Olive with a Hint of Lemon (Glimpses into Different Lives)
Olive Kitteridge by Elizabeth Strout is a Pulitzer-winning novel about a stern, intimidating schoolteacher and interconnecting stories of the townspeople whose lives intersect with hers. Each of the thirteen chapters in this book meanders through the personal struggles and secrets lives of various people in a small Maine town.
Although this was not a cheery book, I enjoyed it and found the narration fresh and intriguing. It was like listening to a friend gossip about neighbors. Strout’s skillful storytelling made it easy to get lost in the tales of the townspeople. She had my full attention. Among others, we get to know the piano player in a local bar, a mother of three who loses her husband, and a woman struggling with anorexia. Each story brings some type of tragedy or turmoil to light. The book is like a somber quilt with Olive as the thread that holds it all together.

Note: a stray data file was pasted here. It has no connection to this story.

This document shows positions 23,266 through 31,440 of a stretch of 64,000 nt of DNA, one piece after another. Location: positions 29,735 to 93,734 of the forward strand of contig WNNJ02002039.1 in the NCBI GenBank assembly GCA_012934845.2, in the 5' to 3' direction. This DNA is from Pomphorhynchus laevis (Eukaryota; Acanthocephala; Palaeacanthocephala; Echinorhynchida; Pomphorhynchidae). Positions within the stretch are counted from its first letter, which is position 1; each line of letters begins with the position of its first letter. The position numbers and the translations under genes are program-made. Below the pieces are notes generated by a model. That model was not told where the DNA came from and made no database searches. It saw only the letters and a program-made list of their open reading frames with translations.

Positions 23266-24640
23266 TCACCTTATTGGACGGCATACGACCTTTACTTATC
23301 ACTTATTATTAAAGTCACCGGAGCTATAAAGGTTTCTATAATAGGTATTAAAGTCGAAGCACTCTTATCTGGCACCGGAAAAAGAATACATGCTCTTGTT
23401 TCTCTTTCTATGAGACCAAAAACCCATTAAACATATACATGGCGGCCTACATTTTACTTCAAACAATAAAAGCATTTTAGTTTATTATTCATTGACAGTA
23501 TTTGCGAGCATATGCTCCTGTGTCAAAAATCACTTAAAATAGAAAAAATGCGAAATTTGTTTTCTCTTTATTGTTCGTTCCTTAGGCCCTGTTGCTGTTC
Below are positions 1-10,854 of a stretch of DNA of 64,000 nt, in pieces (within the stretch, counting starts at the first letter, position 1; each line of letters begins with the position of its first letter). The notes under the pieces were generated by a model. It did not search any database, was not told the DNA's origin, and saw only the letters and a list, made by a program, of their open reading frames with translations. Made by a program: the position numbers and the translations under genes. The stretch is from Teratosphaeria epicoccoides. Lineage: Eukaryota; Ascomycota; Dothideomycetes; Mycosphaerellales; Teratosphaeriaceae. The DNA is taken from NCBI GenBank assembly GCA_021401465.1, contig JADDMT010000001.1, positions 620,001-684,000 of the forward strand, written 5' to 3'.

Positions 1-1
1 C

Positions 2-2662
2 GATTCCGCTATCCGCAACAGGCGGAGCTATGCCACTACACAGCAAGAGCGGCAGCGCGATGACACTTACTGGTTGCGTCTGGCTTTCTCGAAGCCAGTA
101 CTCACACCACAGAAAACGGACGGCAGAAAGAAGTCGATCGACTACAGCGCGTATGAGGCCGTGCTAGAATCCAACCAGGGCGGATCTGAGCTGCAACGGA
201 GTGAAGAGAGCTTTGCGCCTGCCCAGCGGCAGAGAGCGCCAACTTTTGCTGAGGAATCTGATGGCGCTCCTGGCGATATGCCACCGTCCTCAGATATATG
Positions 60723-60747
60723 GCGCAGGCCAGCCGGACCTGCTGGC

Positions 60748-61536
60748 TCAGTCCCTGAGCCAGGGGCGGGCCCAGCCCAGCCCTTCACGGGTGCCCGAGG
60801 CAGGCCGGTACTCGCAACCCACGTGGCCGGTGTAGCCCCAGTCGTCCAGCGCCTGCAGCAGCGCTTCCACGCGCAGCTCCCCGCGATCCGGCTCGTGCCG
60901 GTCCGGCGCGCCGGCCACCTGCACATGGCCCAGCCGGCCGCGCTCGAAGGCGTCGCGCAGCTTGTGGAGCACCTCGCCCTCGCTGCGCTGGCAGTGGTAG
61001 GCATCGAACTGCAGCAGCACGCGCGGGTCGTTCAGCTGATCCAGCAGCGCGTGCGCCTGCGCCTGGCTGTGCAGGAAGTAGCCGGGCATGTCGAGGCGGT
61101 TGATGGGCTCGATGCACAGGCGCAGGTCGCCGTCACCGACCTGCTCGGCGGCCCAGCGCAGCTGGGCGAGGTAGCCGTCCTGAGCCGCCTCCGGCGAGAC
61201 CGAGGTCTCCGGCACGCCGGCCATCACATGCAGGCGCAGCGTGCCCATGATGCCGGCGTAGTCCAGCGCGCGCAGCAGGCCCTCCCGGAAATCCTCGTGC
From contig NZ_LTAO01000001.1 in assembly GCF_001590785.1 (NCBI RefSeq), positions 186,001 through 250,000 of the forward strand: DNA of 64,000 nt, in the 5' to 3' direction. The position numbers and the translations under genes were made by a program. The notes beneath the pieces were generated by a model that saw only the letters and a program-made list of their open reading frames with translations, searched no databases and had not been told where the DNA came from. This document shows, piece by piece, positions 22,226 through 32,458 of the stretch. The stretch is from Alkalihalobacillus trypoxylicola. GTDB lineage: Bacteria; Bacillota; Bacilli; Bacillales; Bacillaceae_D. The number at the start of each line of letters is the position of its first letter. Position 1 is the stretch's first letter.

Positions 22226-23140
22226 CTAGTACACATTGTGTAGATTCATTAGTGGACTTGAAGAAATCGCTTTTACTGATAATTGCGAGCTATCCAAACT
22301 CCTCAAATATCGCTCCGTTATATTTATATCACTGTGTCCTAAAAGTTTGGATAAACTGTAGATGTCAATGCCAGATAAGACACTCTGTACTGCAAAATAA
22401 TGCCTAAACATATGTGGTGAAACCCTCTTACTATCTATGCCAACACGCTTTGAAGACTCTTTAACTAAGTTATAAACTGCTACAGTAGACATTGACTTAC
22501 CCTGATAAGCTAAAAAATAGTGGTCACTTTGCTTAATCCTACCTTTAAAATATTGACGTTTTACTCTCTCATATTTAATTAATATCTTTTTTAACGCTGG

Olive, herself, is not a bright and happy person. She wouldn’t win any Miss Congeniality contest. She is abrupt and caustic. She is strongly opinionated, and at times she is sour as a lemon. But we discover that underneath the rough exterior, she is also caring, sensitive, and lonely. Like everyone, she’s a flawed human being, and I liked getting to know her and the people around her.
This book was made into a 2014 TV mini-series. The cast includes Frances McDormand as Olive and Richard Jenkins as her husband, Henry.
This book met several of my 2015 Book Challenges: Read a Pulitzer-prize winning book; read a book that has or will become a movie; read a book with only two words in the title.
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